Trip Shot: Dubuque Funicular

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View of Dubuque from the funicular station. photos (c)2017 J.S.Reinitz

What started more than 100 years ago as a way for a man to get home in time to enjoy his lunch is now a landmark.

The Fenelon Place Elevator in Dubuque began when a banker, who lived at the top of the city’s bluffs and worked below, tired of the half-hour buggy ride up and half half-hour ride down that ate into his lunch break. In 1882, he commissioned a rail elevator and had his gardner work the contraption. After awhile neighbors began asking for a lift (or a lower), and the banker began charging 5 cents per ride and eventually handed over the operation.

Today, a century and a few devastating fires later, the elevator (actually a funicular with two cars that uses the weight of the descending car to pull the ascending car) is still going. The ride is about 300 feet with a 200-foot elevation gain.

And the cost isn’t much more than when it started, only $3 round trip. The views of the town and the Mississippi River are worth it.

Our video of the ride is here.

Happy Thanksgiving

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I spot some of the most beautiful things between assignments, which can involve some of the worst mankind can inflict upon itself. In this case, I passed a wild turkey crossing the train tracks as I traveled between two parts of the same assignment. Moments before, a gunman had opened fire on a passing car in one part of town, and the driver crossed the tracks as he fled to another part of town where he stopped at a friend’s house and met paramedics, who treated a gunshot wound to his leg. The guy lived, so he has a little bit to be thankful for.

Pants derailment update

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Murnau, train & castle. By Wassily Kandinsky. 1909. (Somehow available as free clipart. I imagine this is what the derailment would look like if it was painted by Wassily and happened in Murnau near a castle)

About 24 hours after the train derailment notice, the UPS tracker showed my hiking pants had survived the carnage and had presumably hopped another train, arriving in Kansas. So, they may still make it in time for the trip. 

Way to go UPS!

I had assumed the pants were lost in a crushed box in a debris-strewn ditch or charred beyond recognition in a smoldering heap of rail cars somewhere in the Great Plains.

Not to say that my life is so shallow that I have nothing better to do than sit around fretting over the progress of a pair of clearance pants I bought online. I was just intrigued by the derailment notice. It brought up so many questions. I searched around for any mention of a train accident an hour out of California but was unsuccessful.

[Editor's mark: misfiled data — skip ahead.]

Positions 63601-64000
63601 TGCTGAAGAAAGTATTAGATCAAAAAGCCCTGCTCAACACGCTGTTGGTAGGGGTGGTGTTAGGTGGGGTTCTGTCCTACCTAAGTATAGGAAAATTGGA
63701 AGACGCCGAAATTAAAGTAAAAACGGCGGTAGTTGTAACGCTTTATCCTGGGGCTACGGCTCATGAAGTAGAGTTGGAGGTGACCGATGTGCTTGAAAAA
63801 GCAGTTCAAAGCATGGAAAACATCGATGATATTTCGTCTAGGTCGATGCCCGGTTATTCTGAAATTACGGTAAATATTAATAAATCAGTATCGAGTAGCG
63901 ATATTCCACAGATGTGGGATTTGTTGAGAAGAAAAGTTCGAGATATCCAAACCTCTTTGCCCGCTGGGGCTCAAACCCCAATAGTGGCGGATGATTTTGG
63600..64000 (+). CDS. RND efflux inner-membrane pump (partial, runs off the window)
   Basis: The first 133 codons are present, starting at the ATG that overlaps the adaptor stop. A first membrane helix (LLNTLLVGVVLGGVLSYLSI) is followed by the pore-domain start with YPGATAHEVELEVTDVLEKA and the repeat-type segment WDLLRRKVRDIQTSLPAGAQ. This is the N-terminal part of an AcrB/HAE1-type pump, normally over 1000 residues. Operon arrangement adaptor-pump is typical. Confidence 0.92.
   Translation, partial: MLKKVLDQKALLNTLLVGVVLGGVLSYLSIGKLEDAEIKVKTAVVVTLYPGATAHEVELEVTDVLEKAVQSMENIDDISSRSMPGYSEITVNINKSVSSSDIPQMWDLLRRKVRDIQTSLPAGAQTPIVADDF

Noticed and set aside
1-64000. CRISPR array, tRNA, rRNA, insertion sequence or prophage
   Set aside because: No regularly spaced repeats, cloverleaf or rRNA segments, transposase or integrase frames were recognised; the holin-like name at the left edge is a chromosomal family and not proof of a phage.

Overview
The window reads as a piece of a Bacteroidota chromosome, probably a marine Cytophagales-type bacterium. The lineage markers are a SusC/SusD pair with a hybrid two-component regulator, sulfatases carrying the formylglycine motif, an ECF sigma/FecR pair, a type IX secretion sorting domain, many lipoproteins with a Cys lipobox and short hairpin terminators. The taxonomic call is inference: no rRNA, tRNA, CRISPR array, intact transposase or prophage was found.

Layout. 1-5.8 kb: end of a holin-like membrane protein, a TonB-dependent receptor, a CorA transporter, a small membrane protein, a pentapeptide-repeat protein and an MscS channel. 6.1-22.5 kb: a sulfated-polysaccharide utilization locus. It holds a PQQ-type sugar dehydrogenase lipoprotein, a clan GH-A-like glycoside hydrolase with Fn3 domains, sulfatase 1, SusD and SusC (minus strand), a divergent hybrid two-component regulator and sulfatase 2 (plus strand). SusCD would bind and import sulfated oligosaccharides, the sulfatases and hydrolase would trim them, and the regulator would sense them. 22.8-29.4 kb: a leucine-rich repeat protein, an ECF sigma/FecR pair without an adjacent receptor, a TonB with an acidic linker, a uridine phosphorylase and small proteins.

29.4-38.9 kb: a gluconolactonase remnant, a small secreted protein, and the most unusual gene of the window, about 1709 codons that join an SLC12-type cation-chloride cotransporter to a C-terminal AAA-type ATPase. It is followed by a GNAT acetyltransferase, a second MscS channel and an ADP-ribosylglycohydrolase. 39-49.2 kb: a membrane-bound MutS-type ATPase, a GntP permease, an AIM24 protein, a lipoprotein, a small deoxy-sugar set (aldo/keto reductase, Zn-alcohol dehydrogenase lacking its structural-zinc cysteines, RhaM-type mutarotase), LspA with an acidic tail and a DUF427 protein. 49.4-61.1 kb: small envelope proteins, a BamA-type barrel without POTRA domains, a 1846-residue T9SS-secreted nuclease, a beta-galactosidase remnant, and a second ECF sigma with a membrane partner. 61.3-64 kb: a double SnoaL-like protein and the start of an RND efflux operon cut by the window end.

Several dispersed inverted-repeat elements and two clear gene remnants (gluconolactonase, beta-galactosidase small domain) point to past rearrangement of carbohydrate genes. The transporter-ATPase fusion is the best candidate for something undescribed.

And you have to wonder how common these derailment notices are. Does someone at UPS key that in on a case-by-case basis, or does it happen enough that they just check the “train accident” box and hit send? And what other disaster-related updates do they have? “A German U-boat attack has delayed delivery,” “A vulcanic eruption has delayed delivery,” “Your package was left unattended in an airport terminal, and police detonated it as a precaution. Delivery will be rescheduled.”

Also, I tweeted the delay when it first happened, and UPS tweeted back, telling me to continue to check the tracking site for updates. 

 So they apparently have staff that patrol Twitter for such mentions.

I’m eager to hear answers, observations and theories on these mysteries. If you have some, feel free to share in the comments section below.


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It looks like the hiking pants I ordered won’t be arriving in time for the trip. 

Photo: Chlorophyll and Iron

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Leaf print on train track. Taken during our derailment exploration. The orange appears to rust. (c) J.S. Reinitz

Leaf print on train track. Taken during our 2011 derailment exploration. The orange appears to rust. (c) J.S. Reinitz

Train wreck

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A graffiti face peers out from an overturned rail car.

A graffiti face peers out from an overturned rail car. (c) J.S. Reinitz 2011

It’s always amazing how nature reclaims the ruins of man. Vast, once thriving cities are reclamed by the jungle after people move out. Unused roads are overtaken by grass and trees.

And the overturned rail cars begin to become one with the forest.

Train wreck

(c) J.S. Reinitz 2011

We first spotted the old train wreck about 10 years ago while hiking in a little, out of the way park that boasted nothing more than a wooden sign and a gravel parking lot. The accident was recent. They had repaired the tracks, but you could smell the cargo — harvested corn — starting to ferment inside the cars. The rips in the ground from impact were fresh. Trees and brush damaged in the crash were heaped in piles.

We figured the rail company would remove the cars, but they remain.

A few weeks ago we returned to the site, which has become popular with graffiti artists and an airsoft group. The woods are beginning to encroach back into the accident scene, and saplings have sprung up between the train cars.